At this stage, the customer is brought back from their exile and presented with a partially functioning system. They are expected to remember what it was that they wanted at the start of the project all those years ago and to be wise enough to know how they should test it. Often they cannot remember the original intent, but either way, they have changed their mind anyway. The world is a different place now.

There is no time or budget to fix anything so the things that are most broken are ripped out.

Phase 5 – Operations

In this phase, a new group of technicians with no prior knowledge of the product attempt to install it (in whatever state it is in), into a new ‘production environment’.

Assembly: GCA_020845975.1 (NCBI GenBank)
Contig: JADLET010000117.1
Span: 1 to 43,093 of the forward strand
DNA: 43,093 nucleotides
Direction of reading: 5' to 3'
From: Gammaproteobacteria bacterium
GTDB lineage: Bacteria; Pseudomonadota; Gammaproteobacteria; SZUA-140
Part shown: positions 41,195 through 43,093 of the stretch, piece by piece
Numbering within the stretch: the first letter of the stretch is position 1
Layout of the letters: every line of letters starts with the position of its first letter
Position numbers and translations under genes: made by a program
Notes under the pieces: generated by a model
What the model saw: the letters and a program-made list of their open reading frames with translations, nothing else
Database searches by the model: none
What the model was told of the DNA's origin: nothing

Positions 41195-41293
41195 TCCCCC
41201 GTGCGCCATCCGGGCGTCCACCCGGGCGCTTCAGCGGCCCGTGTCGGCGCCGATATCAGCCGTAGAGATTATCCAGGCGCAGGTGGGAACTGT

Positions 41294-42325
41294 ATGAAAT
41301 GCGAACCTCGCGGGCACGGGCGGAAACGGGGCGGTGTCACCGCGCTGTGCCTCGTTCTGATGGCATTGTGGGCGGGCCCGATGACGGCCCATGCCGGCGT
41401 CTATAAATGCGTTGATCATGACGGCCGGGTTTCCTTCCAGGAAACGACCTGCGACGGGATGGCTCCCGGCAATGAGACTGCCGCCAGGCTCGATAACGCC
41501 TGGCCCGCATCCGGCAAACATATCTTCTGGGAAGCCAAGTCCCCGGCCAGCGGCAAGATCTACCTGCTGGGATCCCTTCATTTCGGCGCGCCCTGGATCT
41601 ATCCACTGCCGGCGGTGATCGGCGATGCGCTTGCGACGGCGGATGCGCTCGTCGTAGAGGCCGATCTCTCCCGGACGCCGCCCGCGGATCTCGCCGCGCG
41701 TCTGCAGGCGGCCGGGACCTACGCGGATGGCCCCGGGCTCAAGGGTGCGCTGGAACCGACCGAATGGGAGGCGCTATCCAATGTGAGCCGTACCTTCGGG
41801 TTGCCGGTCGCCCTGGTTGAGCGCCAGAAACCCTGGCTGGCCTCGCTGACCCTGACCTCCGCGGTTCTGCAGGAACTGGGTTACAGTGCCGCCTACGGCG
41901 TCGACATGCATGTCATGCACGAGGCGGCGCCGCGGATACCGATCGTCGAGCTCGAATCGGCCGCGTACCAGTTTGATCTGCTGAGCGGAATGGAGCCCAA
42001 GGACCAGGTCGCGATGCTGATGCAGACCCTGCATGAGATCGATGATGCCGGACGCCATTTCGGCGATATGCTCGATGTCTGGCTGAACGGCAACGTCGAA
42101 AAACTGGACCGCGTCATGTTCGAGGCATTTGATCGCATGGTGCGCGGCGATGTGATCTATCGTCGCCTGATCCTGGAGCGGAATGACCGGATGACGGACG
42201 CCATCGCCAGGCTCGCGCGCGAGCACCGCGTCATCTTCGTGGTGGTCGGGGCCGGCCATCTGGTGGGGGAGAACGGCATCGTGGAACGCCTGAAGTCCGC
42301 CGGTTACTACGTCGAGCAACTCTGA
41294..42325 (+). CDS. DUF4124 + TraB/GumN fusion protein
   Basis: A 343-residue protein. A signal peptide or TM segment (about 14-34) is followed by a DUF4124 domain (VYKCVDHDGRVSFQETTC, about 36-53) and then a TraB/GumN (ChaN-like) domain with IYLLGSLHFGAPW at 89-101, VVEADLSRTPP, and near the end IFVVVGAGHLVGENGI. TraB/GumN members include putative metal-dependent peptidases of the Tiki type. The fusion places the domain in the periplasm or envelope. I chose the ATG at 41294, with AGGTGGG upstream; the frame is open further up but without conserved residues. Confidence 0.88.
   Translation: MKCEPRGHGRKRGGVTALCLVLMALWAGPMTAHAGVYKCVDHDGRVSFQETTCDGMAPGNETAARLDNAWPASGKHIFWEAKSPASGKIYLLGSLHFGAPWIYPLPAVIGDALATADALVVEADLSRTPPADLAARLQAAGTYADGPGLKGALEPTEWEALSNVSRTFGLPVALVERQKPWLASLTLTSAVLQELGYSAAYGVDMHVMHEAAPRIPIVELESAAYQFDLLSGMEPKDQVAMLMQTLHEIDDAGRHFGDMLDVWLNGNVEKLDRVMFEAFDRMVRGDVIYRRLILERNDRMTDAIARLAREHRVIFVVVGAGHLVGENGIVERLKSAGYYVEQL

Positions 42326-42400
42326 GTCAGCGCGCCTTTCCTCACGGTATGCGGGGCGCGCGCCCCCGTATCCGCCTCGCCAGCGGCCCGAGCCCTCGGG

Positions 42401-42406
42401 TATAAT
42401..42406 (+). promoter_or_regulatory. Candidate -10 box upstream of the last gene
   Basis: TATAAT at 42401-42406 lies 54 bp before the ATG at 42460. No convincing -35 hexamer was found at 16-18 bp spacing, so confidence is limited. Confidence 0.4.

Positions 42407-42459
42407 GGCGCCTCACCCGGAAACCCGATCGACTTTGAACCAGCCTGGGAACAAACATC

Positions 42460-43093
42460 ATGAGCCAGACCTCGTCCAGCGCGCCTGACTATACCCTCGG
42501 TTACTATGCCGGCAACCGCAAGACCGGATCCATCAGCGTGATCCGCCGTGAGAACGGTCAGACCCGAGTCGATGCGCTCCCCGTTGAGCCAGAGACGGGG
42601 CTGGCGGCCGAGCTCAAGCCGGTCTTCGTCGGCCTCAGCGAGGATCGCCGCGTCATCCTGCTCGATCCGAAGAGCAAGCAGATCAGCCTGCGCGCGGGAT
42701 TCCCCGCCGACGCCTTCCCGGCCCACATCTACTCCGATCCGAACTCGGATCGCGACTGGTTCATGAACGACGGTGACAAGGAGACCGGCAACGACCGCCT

The end users for whom it was built are then told of its existence for the first time. They play with it for a short while then spend the next six months generating a long list of suggestions about how it could be made into something useful, after which the machines upon which it runs are turned off and the process begins again.

Ok – to be fair, I am of course exaggerating – many will argue that in some situations a waterfall approach is a sound and effective way to develop software. It does have some great benefits at least on paper but joking aside, there are significant flaws in the concept.

The group of techno-anarchists who met at the Ski Lodge in Utah during the winter of 2001 managed to distil the essence of a new way of thinking that had been bubbling away in various places. They called it ‘agile’.